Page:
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Website of the Week — National Museum of American History


Time again for our Website of the Week, when we showcase interesting and innovative online destinations.

One of the world's most popular museums has just closed for a two-year renovation project. If you come to Washington, you won't be able visit the Smithsonian's National Museum of American History, but if you can get to a computer you can take a virtual tour at americanhistory.si.edu.

GLASS: "Well, the museum's mission is to tell the story of America through our collections and our public programs and exhibitions and websites, so the website is really part and parcel of our public program effort here at the museum."

Brent Glass is director of the National Museum of American History and its vast array of objects and documents marking events and trends, places and people in U.S. history. The museum's collections include items from advertising, clothing, computers, photography, and sports, among other fields. Glass says the website includes a sampling of objects from each collection, with photographs and explanations — many of them more in-depth than you would see in the museum itself.

GLASS: "We have three million objects in our collection, and that includes archival manuscripts and coins and currency. And we don't have a description of every object. But we do have a description of many of the highlights of the collection. And then, if you want to learn a little more, you can drill even further into that particular subject for information on individual objects."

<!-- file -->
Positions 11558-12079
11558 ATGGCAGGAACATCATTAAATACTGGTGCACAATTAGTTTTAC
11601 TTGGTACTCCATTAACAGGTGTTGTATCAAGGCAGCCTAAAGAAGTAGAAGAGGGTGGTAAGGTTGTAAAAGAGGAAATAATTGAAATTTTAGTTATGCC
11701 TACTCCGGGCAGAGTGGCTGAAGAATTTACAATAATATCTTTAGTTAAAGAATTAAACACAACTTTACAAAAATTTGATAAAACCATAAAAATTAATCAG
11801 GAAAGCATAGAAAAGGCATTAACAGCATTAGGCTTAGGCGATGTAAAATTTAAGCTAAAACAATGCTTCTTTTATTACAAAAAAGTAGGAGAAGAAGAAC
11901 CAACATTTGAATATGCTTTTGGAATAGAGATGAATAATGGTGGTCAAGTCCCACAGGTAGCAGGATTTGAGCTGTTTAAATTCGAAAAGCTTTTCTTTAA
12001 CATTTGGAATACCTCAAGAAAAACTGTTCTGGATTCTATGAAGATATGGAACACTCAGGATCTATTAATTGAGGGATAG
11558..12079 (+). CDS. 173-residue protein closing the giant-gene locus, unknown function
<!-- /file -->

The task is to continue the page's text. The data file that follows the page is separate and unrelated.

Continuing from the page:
The website also offers online exhibits for an in-depth look at subjects including sweatshop labor, American wine, the disability rights movement and transportation. That's a particularly well-done exhibit, called "America on the Move," featuring not just how Americans have traveled over the years but how transportation has affected the country's development.

The National Museum of American History is one of Washington's most eclectic, featuring locomotives and farm equipment, clocks and toys, the inauguration gowns of America's First Ladies, and the flag that inspired our national anthem. And museum director Brent Glass says the website reflects that diversity.

GLASS: "There is something for everyone. There is information for teachers. There are activities for kids. And then there is just general, rich information about American history."

The Smithsonian Institution's entertaining and educational panorama of U.S. history at americanhistory.si.edu, or get the link from our site, VOANews.com.

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